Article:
The internet is an amazing source of information, but it doesn’t necessarily contain the answer to absolutely everything. Like, for example, how to remotely control the power outlets of an APC Power Distribution Unit using Simple Network Management Protocol.
Consequently we had to figure it out for ourselves. We publish our findings here for the benefit of those investigating PDU remote control using SNMP.
SNMP has been around pretty much since networking began. It remains largely unchanged and can provide a wealth of information about your device or indeed your entire network. Getting set up with SNMP is fairly simple – most managed network devices have the capability built in and computers running both Windows and Linux can have SNMP turned on just by installing the package or enabling the features. There are also several reputable SNMP monitoring packages freely available via the web as well as paid-for versions.
Using SNMP is also fairly straight forward – it operates in both Read Only and Read Write mode. Most setups only require Read Only mode as you are normally just interested in receiving data from your device. In Read Write mode you can also use it to make changes to the device in question and that is what we plan to do here. There is also SNMP v1, v2c and v3. Version 1 is the oldest and as such the simplest to setup but is also the least secure. It can’t handle 64 bit counters so version 2c came along but was still pretty insecure. V3 has the security and authentication available and although it is more work to set up, it will leave your device less open to misuse.
The APC PDUs are capable of SNMP v1 and v3.
A quick break down of the process we are going to look at is as follows:
- Enable a device on the network so we can see SNMP data from it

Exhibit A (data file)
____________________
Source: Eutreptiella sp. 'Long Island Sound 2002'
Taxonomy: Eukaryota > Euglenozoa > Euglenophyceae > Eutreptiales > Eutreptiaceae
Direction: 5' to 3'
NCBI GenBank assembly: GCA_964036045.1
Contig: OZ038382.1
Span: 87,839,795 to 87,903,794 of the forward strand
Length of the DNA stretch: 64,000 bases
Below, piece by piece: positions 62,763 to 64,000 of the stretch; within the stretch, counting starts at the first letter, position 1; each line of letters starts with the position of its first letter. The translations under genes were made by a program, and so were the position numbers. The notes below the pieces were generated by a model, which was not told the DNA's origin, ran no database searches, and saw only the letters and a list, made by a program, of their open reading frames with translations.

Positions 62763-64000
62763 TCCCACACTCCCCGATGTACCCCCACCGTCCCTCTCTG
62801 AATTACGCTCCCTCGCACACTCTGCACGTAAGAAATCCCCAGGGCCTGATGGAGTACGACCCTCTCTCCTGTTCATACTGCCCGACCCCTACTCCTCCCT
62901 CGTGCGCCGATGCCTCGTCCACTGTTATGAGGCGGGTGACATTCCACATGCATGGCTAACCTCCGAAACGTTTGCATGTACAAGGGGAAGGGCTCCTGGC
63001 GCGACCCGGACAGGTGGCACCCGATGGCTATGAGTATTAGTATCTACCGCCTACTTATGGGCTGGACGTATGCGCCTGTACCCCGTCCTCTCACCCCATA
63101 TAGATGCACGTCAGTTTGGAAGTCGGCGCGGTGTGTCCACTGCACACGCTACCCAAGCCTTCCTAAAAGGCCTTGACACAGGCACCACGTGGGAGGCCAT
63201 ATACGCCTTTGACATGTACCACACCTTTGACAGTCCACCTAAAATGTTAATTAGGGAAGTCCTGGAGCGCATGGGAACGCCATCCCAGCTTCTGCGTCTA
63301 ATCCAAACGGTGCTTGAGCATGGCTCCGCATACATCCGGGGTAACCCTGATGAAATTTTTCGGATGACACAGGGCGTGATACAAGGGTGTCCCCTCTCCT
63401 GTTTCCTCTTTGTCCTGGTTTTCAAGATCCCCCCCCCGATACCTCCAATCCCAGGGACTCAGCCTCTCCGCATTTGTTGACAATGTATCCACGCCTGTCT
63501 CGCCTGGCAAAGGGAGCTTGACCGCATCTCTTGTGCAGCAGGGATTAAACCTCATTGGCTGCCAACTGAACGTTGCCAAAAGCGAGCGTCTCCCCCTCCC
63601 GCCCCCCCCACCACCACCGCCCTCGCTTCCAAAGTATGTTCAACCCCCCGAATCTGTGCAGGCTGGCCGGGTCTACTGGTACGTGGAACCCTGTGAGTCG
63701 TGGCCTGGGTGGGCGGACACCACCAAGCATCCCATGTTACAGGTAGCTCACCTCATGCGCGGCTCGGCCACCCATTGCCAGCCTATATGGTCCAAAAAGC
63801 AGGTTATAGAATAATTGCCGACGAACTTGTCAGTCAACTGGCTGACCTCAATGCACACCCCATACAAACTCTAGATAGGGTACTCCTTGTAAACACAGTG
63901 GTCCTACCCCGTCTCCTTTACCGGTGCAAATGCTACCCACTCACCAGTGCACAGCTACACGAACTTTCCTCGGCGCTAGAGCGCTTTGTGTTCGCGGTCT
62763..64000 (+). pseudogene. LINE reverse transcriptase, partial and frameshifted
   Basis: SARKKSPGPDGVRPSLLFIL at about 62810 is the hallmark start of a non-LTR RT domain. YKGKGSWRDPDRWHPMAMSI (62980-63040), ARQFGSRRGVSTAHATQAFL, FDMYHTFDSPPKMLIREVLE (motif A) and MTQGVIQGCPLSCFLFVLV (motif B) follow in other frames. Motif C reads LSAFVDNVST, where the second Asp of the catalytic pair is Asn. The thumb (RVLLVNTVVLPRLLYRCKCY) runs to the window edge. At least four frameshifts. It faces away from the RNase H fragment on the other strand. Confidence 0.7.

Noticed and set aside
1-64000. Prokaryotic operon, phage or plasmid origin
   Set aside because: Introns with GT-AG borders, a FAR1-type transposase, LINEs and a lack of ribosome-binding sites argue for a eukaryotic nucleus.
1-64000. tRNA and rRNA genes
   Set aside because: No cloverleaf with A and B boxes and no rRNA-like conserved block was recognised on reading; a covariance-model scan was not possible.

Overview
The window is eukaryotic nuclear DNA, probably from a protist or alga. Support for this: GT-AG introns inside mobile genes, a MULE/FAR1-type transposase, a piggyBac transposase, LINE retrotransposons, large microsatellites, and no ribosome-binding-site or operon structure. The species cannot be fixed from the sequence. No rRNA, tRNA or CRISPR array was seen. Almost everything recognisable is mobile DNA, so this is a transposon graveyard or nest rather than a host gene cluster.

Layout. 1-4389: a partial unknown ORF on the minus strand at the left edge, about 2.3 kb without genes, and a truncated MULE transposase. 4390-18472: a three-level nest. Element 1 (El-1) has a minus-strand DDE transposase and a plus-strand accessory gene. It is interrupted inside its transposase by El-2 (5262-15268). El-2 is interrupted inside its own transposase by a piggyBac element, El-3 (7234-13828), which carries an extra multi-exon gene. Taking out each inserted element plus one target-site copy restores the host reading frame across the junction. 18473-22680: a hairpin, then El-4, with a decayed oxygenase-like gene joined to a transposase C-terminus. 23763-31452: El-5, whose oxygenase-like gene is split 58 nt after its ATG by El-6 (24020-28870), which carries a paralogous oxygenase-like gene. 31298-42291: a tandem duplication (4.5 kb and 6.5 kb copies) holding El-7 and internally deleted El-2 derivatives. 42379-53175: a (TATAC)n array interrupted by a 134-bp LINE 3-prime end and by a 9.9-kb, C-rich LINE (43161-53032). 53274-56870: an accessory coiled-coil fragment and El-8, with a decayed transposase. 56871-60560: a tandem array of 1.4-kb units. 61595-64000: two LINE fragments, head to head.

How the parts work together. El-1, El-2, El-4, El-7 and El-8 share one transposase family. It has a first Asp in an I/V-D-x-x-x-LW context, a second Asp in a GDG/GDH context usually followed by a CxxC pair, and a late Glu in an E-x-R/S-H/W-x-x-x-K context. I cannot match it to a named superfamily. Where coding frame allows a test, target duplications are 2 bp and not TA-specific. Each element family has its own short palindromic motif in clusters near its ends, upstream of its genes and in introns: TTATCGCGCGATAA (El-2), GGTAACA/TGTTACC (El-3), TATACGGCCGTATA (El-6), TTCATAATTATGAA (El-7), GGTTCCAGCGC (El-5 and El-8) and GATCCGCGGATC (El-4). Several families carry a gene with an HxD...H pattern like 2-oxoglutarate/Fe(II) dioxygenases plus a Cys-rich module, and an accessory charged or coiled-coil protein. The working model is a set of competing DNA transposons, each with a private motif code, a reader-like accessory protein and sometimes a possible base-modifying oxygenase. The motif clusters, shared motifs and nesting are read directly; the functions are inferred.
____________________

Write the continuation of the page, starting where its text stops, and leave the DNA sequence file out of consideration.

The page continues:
- Find the correct MIB package so we can understand what we are seeing
- Use a MIB browser to pick the items we are interested in
- Use SNMPwalk and SNMPset to read and change values on the device
So first thing is to enable your device to talk SNMP. This requires you to enable v1 access and set a community string. That is all you need in the basic setup. On the APC device you set the community string, the allowed IP addresses if required and the level of access (Read Only or Read Write). If you just wish to see the status of the ports you can do this under Read Only access but if you wish to be able to turn them on or off you will need to enable Read Write access.
Once the device has SNMP enabled you then need something that can talk to the device. This can be your workstation with a simple SNMP tool installed. There are many available free on the web and you can try several until you find one that suits your needs.
We will start off the basics using a Command Line version on our linux workstation.
You can then retrieve all the information that the target device is able to give you using the following command (where the IP address is that of the target device):
snmpwalk -v 1 -c communitystring 192.168.0.1
We have hidden some of the command line fields but this is the kind of output you should see from an SNMPwalk:
If you get to see an output similar to above then you are successfully reading from the device.
What’s it all mean?